Monday, September 26, 2011
TWO new species!! and an all-time high list
Early fall color, Staghorn Sumac, Rhus typhina, family Anacardiaceae (comprising cashews and sumacs)
Bird list for the week of September 19-23, 2011:
5. Herring Gull
Great Black-backed Gull
10. Sharp-shinned Hawk
Monk Parakeet - flock of twenty flew over
15. Hairy Woodpecker - one heard calling
Northern Flicker - many
Chimney Swift - a few still in migration
Ruby-throated Hummingbird - still high numbers, as many as six at one time
Eastern Kingbird - one
20. Eastern Phoebe - several
Eastern Wood-Pewee - one
All of the possible corvidae!!:
25. Blue Jay
Lynn and I were called to the scene of a panicked fledgling goldfinch in the grass. Grounds crewmember Jeff was mowing when this youngster fluttered down out of a pine and landed just in front of the mower. I scooped up the bird and returned it to a branch in the white pine (probably its natal tree) where it sat quietly as its parents called from a nearby tree.
Red-eyed Vireo - very common this week
Cedar Waxwing - flocks
All of the possible mimidae!!:
30. Northern Mockingbird
Brown Thrasher - seen on two separate days at the same spot!!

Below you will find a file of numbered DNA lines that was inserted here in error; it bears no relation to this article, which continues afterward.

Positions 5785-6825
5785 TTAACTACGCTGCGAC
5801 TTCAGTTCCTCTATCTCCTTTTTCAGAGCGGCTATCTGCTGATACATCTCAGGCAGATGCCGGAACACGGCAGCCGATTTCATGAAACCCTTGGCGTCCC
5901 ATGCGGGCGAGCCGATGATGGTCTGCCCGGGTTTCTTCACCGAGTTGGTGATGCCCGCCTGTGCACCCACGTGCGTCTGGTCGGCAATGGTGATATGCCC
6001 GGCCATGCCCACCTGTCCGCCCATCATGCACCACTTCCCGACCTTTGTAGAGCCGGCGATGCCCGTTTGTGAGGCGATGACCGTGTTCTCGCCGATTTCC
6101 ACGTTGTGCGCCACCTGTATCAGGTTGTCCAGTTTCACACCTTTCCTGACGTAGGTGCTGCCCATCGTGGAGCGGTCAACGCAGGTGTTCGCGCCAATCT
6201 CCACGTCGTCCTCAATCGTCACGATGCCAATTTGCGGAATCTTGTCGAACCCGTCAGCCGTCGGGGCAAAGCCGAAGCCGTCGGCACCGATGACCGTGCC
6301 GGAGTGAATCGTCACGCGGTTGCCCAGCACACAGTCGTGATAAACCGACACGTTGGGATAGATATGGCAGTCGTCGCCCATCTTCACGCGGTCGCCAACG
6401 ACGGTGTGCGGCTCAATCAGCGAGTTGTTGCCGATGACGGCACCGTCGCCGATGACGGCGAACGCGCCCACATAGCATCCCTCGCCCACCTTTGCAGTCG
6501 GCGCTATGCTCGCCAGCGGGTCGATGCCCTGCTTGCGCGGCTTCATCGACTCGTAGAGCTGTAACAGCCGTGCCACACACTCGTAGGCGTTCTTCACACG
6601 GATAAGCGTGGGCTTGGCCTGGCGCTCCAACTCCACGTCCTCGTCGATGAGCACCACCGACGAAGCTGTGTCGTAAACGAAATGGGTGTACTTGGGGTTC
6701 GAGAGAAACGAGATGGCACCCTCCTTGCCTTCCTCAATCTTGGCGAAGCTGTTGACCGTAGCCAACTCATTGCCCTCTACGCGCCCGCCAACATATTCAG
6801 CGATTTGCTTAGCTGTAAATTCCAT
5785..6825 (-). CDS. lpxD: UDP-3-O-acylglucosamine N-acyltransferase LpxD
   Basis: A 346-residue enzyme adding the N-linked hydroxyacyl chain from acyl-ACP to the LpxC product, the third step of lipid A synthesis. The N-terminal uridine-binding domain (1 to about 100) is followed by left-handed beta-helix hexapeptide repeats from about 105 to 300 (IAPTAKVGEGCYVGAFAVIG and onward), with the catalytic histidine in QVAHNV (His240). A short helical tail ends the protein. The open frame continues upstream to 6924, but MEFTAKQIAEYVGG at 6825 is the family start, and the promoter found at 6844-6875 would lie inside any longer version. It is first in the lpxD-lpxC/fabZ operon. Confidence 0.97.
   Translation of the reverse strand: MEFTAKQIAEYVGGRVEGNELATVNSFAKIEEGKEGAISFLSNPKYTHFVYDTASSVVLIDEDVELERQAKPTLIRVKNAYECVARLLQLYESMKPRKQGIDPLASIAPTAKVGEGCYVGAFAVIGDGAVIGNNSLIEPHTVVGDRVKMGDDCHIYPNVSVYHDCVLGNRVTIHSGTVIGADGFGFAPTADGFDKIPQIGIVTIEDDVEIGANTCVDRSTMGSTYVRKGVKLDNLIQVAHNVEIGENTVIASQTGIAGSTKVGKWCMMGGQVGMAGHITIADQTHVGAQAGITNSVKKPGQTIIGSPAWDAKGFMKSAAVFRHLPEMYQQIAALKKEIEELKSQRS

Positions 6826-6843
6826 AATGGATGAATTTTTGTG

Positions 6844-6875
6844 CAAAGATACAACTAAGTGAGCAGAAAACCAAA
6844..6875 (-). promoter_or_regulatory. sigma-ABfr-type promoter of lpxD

35. Black-capped Chickadee
Palm Warbler - seen on two separate days at the same spot - oh did I already use that line?
Pine Warbler, Dendroica pinus - (click name) a new bird for West Campus!! - was feeding in a scotch pine mid-week, I had a brief view before it flew off
40. Common Yellowthroat
Wilson's Warbler, Wilsonia pusilla - another new bird for our West Campus list!! - seen Wednesday late afternoon and twice on Thursday by Tom and Lynn - in the thickets in the "leaf pile" - I tried for it again in the rain on Friday morning, but had no luck
45. Indigo Bunting
Savannah Sparrow - first of the fall
White-throated Sparrow - first of the fall
50. Common Grackle
Fifty two is an all-time high species count for a week at West Campus!
And if we had added one of the birds below, well, that would have made 53.
Black-throated Green Warbler and Ruby-throated Hummingbird found under the corridor of doom earlier in the week. photo from Lynn's phone
For every little corpse we find, hundreds more across the migratory flyways of North America have met a similar fate, colliding with windows or communications towers.